Pushing Limits

Okay, usually when you think of pushing limits in books we all think of sexual limits. Today I’m not talking about that, instead I’m talking about religous limits. I was discussing a topic on the way to New Orleans and one or two of the riders got upset with me for my “opinion” on a certain topic. Now is it blasphemey to question what we “know”?

The topic is simple, In some religions Adam is believed to have had a wife before Eve. She was made from the earth just as Adam and believed they were equals. Lilith would not bend to his will and left Eden. Adam complained to God about her and God sent angels to inform her either she would come back and follow Adam’s orders or a hundred babies a day would die because of her.

She didn’t come back, so God created Eve from Adam’s rib. Later Lilith decides to make Eve see she is equal no matter what Adam says. She is believed to be the snake who tempted Eve.

Now as I said this is all information based on various religous beliefs. I find it interesting and am using Lilith in my YA book I’m writing. BUT is this morally and religously right? What are your opinions??

My perfect Angel. Picture taken at St. Louis Cemetary Number One:



8 Responses

  1. Ouch, okay. Religion will always be one of those subjects people will either agree with you on, or dislike you passionately forever. It’s one of those topics (like politics) that goes strictly on faith which can’t be explained logically.

    Personally, I don’t see anything wrong with you pushing the envelope in writing fiction that holds a religious element. Isn’t this what some of our favorite paranormal authors do when they write stories about Angels and Demons? Writing fiction is about taking an old idea and giving it a new spin. Whether it’s morally/religious right or wrong, no one can answer but you.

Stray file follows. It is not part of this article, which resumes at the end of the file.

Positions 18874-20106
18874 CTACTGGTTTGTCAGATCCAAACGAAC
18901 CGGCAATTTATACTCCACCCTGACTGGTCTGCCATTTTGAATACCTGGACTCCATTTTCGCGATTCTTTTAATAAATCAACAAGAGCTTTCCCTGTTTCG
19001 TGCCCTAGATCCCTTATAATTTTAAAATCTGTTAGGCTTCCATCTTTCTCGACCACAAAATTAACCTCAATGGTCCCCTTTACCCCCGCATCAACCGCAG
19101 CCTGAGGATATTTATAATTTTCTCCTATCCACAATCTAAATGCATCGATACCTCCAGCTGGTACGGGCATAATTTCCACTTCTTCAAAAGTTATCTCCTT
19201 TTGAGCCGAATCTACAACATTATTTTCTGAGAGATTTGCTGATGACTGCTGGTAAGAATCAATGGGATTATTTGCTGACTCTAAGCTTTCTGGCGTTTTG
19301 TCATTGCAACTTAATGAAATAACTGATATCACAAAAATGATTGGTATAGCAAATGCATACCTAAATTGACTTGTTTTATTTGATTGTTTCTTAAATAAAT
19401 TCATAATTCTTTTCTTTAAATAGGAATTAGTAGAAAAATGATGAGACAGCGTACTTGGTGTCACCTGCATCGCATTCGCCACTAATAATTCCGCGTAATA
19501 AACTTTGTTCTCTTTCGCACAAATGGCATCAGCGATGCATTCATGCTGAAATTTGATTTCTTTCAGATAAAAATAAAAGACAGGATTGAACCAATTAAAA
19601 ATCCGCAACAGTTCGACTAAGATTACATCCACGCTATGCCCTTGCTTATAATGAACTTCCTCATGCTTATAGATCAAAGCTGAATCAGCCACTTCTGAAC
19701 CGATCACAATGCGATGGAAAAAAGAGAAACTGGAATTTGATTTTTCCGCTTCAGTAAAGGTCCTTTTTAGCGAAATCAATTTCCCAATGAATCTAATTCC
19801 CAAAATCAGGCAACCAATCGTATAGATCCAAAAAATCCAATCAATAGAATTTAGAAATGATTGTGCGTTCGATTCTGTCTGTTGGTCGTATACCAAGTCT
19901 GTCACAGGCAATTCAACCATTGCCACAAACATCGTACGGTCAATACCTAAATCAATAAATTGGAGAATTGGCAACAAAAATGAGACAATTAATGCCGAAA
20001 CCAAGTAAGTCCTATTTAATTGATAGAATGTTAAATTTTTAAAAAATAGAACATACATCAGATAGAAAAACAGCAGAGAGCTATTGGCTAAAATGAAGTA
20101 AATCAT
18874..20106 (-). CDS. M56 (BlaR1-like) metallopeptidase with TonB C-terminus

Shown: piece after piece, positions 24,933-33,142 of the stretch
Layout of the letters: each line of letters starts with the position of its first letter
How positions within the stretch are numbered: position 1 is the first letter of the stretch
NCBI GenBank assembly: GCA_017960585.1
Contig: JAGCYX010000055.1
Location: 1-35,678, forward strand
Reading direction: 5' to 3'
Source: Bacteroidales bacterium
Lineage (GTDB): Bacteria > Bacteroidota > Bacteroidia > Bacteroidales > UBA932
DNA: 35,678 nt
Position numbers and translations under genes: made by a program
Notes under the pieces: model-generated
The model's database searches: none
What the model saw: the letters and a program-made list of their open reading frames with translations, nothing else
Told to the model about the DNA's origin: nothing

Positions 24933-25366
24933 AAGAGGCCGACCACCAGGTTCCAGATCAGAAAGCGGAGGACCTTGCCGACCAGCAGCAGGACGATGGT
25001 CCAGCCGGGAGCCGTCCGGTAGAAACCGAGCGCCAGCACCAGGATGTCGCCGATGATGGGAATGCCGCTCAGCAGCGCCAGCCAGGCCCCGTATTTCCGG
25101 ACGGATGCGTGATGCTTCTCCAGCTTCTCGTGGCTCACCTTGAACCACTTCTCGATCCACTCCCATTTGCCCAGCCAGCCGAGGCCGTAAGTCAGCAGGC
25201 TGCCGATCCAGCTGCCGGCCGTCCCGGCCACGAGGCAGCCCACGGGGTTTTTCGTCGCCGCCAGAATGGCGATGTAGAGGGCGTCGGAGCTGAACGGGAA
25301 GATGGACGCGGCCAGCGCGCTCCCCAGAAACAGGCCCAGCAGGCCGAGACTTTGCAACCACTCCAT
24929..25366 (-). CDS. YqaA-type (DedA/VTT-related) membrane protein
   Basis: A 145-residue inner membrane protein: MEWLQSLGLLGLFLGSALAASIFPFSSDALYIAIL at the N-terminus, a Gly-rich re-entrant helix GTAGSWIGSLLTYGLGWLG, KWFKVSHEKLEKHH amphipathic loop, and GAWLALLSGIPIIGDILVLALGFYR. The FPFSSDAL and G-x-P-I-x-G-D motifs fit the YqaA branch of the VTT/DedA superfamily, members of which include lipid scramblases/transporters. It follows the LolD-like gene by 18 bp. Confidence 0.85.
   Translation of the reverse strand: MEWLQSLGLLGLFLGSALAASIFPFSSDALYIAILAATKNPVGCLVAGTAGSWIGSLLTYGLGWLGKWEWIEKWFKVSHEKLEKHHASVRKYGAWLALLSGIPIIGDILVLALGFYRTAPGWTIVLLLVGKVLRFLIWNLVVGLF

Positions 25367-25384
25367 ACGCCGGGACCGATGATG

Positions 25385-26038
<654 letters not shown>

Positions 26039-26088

I don’t think it’s wrong, but then I have a very open mind about religion. I actually did NOT know Lilith was considered Adam’s first wife in some religions. So your writing about it might bring this awareness to someone else and change their life. You never know.

    Hope that made sense and didn’t sound like my usual rambling nonsense 🙂

  2. Greetings everyone, I am also open minded about religion, even though I have never heard of Lilith. What faith states this info? I think in the world of writing it’s no hold bar…we push the limits all the time. It’s what makes our writing original…interesting.. and makes our readers coming back for more..

  3. Oh, Jenn, it’s totally right, particularly when you are writing paranormal books. I write about demons all the time–and I don’t worry about my demons offending people and their religious beliefs. Why? Because my stories are fiction! The worlds we create are our own–we can take legends and stories–even religious stories–and put our own spins on them.

    My favorite show on TV is Supernatural. What’s happening on there now? A new re-telling of the angels and the big battle with Lucifer.